Kim had an odd affection for Austrian cuisine and once sent a delegation of his chefs to train and collect recipes in the land of Linzer torte. In the 1990s, he hired Italian pizza chefs to teach his cooks the proper art of olive placement. On a trip to China in this year, Kim reportedly walked out of the guesthouse at which he was staying and visited a local supermarket, where he asked the clerks for olive oil to make salad dressing.
Kim’s culinary excesses were particularly noteworthy given that his country was in a state of widespread famine through most of his rule. Not that Kim didn’t pay any attention to this problem — he once boasted of creating a new type of noodle packed with more protein to alleviate famine.
In a rare public-diplomacy effort, the North Korean government has started its own international restaurant chain in recent years, serving up kimchi and juche ideology to patrons throughout Asia.
PLANES, TRAINS, AND AUTOMOBILES
Kim was famously afraid of flying, a phobia reportedly caused by a 1976 helicopter crash during which the future leader was seriously injured, a scar on his forehead a constant reminder. Given North Korea’s international isolation, it’s not as if he really had that many places to go, but when he did travel abroad, he preferred to do so in an armored train convoy that could be up to 90 cars long. Traveling only by train, he journeyed as far as Moscow in 2001 — 5,800 miles away.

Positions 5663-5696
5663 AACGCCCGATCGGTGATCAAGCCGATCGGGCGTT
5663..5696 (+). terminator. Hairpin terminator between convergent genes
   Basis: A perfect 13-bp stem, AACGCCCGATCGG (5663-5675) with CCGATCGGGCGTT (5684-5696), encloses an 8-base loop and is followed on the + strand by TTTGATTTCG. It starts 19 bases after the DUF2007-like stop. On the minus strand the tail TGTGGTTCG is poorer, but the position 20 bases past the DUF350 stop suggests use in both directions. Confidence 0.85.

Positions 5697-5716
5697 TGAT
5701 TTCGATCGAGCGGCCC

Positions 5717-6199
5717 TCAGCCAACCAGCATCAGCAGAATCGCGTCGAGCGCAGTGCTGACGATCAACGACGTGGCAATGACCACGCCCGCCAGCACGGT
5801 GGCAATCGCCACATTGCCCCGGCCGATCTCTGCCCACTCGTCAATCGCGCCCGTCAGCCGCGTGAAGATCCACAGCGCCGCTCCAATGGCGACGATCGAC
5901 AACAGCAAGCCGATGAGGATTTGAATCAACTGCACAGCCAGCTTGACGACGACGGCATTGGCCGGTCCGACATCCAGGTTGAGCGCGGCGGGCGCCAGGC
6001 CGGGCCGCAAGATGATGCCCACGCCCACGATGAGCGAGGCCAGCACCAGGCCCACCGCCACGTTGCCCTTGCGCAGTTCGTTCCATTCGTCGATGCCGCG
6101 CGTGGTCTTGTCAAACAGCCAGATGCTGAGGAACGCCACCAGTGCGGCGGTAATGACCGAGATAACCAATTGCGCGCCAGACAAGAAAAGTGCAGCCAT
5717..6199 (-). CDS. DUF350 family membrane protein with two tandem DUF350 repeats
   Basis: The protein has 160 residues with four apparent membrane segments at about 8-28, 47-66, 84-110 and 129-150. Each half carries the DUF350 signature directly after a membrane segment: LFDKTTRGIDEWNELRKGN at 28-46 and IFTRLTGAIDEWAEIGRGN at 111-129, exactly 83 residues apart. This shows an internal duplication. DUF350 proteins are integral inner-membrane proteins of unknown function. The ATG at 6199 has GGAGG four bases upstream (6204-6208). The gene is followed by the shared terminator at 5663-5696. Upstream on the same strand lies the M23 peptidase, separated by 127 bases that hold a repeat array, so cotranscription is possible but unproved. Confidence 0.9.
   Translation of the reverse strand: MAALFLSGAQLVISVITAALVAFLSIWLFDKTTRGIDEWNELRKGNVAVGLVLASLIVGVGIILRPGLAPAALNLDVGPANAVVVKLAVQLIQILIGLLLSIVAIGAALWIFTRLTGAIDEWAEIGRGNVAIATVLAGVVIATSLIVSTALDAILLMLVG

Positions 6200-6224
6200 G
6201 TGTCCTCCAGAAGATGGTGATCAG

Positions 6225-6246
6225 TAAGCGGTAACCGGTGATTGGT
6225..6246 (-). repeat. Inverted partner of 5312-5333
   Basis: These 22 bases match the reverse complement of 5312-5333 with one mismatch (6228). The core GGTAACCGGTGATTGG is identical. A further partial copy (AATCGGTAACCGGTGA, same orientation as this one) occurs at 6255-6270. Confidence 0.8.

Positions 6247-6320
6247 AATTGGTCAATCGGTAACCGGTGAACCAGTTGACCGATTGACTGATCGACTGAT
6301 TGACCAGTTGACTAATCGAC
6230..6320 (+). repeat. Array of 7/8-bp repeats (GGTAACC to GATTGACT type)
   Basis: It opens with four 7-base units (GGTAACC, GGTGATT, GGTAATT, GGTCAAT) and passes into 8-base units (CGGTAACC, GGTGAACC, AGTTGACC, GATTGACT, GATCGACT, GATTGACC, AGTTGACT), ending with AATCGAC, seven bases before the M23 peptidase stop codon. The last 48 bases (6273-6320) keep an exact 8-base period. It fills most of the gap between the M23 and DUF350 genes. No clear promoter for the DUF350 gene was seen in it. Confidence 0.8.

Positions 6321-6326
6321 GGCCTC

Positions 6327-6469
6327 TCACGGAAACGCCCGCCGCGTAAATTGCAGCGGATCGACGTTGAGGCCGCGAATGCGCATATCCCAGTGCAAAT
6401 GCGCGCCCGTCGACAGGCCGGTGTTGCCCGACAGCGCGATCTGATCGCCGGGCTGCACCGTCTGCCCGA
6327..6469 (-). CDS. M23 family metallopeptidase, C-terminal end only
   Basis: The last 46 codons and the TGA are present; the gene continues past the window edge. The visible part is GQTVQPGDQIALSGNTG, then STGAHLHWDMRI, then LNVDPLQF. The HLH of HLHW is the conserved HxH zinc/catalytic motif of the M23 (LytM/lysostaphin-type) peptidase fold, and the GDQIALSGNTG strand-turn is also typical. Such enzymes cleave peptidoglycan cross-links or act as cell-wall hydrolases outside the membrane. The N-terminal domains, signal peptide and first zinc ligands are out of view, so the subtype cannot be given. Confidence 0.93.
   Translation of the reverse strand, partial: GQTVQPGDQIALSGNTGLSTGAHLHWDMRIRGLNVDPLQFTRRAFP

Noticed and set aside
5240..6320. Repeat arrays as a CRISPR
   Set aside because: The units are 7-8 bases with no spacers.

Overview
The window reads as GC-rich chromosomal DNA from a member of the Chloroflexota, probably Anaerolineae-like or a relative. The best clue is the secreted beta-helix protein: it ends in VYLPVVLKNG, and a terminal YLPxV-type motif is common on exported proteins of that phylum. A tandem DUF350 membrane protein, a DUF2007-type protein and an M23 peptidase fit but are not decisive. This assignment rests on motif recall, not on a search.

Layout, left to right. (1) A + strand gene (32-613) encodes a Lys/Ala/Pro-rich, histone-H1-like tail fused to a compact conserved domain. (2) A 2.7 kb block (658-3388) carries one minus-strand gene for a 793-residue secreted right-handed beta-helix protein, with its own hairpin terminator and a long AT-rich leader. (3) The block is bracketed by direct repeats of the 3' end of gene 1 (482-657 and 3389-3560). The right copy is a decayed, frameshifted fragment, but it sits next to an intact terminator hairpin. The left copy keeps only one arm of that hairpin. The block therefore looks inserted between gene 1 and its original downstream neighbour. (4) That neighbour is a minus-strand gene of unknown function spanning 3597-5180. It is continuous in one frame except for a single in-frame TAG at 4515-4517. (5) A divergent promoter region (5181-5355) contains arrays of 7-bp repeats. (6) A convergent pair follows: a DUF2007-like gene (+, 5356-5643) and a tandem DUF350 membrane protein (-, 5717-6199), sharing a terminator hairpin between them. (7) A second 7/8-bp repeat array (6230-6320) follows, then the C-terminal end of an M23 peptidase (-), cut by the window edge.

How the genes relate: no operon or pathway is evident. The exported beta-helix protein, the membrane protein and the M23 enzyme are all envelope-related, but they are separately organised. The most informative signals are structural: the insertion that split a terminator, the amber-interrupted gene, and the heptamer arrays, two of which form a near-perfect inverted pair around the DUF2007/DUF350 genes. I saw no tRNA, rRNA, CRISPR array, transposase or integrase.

Kim always traveled in style. When he visited China, his hosts would generally provide him with either a Maybach or the even more expensive Mercedes-Benz S 600 Pullman Guard limousine for his conveyance. Kim and his father both reportedly favored Mercedes vehicles back home as well.
Kim was famous for his trademark look, consisting generally of “a two-piece army suit, bouffant hairdo, Ray-ban sunglasses, and platform shoes,” according to ABC News. North Korea’s state media once went even more over the top than usual with a story reporting that Kim’s fashion was spreading throughout the world and quoting an unnamed French designer as saying, “The ‘Kim Jong-Il style fad’ that is rapidly spreading out to the world today is a very special fad that is unprecedented in human history.”
Apparently sensitive about his height, Kim’s platform shoes were reportedly about 6 inches high. Age eventually took its toll on his famously vertical hairdo, which was less dramatic in his later years.
Kim had an intense dislike for long hair on men and launched at least two different nationwide campaigns to have it wiped out.
Joshua Keating is associate editor at Foreign Policy and the editor of the Passport blog. He has worked as a researcher, editorial assistant, and deputy Web editor since joining the FP staff in 2007. In addition to being featured in Foreign Policy, his writing has been published by the Washington Post, Newsweek International, Radio Prague, the Center for Defense Information, and Romania's Adevarul newspaper. He has appeared as a commentator on CNN International, C-Span, ABC News, Al Jazeera, NPR, BBC radio, and others. A native of Brooklyn, New York, he studied comparative politics at Oberlin College.| Passport |
Uri Friedman is deputy managing editor at Foreign Policy. Before joining FP, he reported for the Christian Science Monitor, worked on corporate strategy for Atlantic Media, helped launch the Atlantic Wire, and covered international affairs for the site. A proud native of Philadelphia, Pennsylvania, he studied European history at the University of Pennsylvania and has lived in Barcelona, Spain and Geneva, Switzerland.| The List |